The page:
The psychology of colour in branding
“Visual perception is the primary sense humans have for exploring and making sense of their environment. Colours trigger a diverse set of responses within the cerebral cortex of the brain and throughout the central nervous system,” brand strategist Thomas Dawson explains
. “The proper perception of colour has been one of the key drivers of human evolution. If colour is that important to human evolution, just think how important it is to building the value of your brand.”
While you might not spend a lot of time thinking about colour as it pertains to branding elements like logos, web design, graphics, and social media content, you should probably start paying attention to it.
Here are a few things you need to know about how colours impact consumer psychology in the digital age:1. Colours trigger associations with brands
“A brand’s logo has the ability to drive purchasing decisions and increase its recognition. Colour even triggers certain emotions in people,” entrepreneur Rose Leadem writes
. “Red has been seen to trigger stimulation and appetite, as well as grab attention – that’s why brands such as Frito Lay, Coca-Cola and Budweiser utilise the bright colour. Blue creates a sense of trust and reliability – seen in logos such as Facebook, CitiBank and Samsung.”
It’s not just billion-dollar corporations that utilise colours to prompt specific brand associations with consumers – smaller companies can do the same. Take Bobby Ford Tractor & Equipment
as an example. They are strategic about the products they sell – working with brands like Kubota, Echo, and Bad Boy, which are all predominantly orange – a colour that’s seen as creative, confident, and friendly. This sort of consistency forges a mental connection with customers that improves brand recall.2. Don’t forget about negative space
While most people think about bright colours like reds, oranges, and blues when discussing the psychology of colour, don’t overlook the importance and influence of negative space – also known as white space.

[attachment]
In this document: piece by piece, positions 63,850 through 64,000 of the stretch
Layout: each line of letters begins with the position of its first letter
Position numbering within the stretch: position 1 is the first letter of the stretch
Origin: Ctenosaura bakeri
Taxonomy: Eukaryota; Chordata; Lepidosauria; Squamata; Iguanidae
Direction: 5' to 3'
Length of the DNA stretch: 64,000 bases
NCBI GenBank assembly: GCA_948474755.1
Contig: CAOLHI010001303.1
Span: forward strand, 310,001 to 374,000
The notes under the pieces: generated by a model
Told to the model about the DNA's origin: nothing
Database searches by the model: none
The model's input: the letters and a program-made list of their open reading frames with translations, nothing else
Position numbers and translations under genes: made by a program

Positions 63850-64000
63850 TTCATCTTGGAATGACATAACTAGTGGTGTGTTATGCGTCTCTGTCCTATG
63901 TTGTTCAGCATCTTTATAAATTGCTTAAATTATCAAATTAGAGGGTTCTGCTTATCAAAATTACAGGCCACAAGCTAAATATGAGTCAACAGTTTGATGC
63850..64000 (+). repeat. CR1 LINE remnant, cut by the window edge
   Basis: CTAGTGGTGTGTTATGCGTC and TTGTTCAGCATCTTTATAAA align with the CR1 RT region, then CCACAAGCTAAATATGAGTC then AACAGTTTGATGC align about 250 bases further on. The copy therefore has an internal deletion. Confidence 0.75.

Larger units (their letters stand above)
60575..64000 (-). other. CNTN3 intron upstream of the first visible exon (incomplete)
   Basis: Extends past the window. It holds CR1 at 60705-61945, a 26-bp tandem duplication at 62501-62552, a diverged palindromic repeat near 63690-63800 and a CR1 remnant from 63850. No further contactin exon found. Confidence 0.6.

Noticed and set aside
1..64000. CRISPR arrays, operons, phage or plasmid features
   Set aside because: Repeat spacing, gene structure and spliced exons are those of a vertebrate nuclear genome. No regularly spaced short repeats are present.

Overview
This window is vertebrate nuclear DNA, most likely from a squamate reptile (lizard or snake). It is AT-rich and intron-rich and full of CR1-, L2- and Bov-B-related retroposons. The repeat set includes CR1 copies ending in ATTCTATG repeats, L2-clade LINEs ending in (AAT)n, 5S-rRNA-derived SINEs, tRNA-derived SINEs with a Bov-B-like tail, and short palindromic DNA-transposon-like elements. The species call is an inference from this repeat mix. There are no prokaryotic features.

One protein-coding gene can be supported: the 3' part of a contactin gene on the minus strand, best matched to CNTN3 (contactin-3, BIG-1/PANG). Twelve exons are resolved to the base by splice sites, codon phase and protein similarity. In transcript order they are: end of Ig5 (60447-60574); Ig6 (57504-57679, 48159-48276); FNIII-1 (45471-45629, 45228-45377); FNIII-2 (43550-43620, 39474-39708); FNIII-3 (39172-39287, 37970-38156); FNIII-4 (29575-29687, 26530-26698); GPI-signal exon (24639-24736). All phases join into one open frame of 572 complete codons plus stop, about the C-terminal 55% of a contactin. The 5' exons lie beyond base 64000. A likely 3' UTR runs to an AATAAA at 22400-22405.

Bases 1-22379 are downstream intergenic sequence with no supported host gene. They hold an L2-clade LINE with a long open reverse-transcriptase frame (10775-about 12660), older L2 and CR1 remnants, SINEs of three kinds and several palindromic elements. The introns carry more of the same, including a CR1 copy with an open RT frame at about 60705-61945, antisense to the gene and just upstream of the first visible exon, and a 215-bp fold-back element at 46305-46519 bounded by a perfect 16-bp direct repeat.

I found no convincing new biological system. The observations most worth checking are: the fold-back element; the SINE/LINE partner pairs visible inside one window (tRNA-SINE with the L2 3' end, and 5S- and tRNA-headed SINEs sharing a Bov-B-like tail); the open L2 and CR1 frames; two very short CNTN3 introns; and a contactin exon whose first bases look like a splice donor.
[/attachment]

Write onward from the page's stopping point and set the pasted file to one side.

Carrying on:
Visit some of today’s leading websites and you’ll notice that most of them are using lots of white space to present a clean and sophisticated look. This is a purposeful approach designed to eliminate distractions and promote seamless user experiences. If you fear that your website is too “busy” on the visual front, some white space
could do wonders for user engagement.3. Be aware of your audience
In today’s global marketplace, one of the biggest challenges is using colour in a way that resonates with a variety of people in different cultures. For example, white is associated with purity in the United States, while many Asian cultures see it as the colour of mourning.
“Colour perceptions and meanings change with race, age, social class, gender and religion,” Dawson explains. “The demographics and psychographics that are most dominate in the culture will be an important consideration in selecting the colour that represents your brand in markets the brand serves.”Don’t overlook the power of colour
Colour isn’t something you choose arbitrarily because you have a personal affinity for a certain “look.” It goes much deeper than this. From logo and web design to content marketing and product packaging, how you present different colours to the marketplace will have a direct impact on your bottom line. Make sure you’re paying careful attention to this aspect of branding moving forward.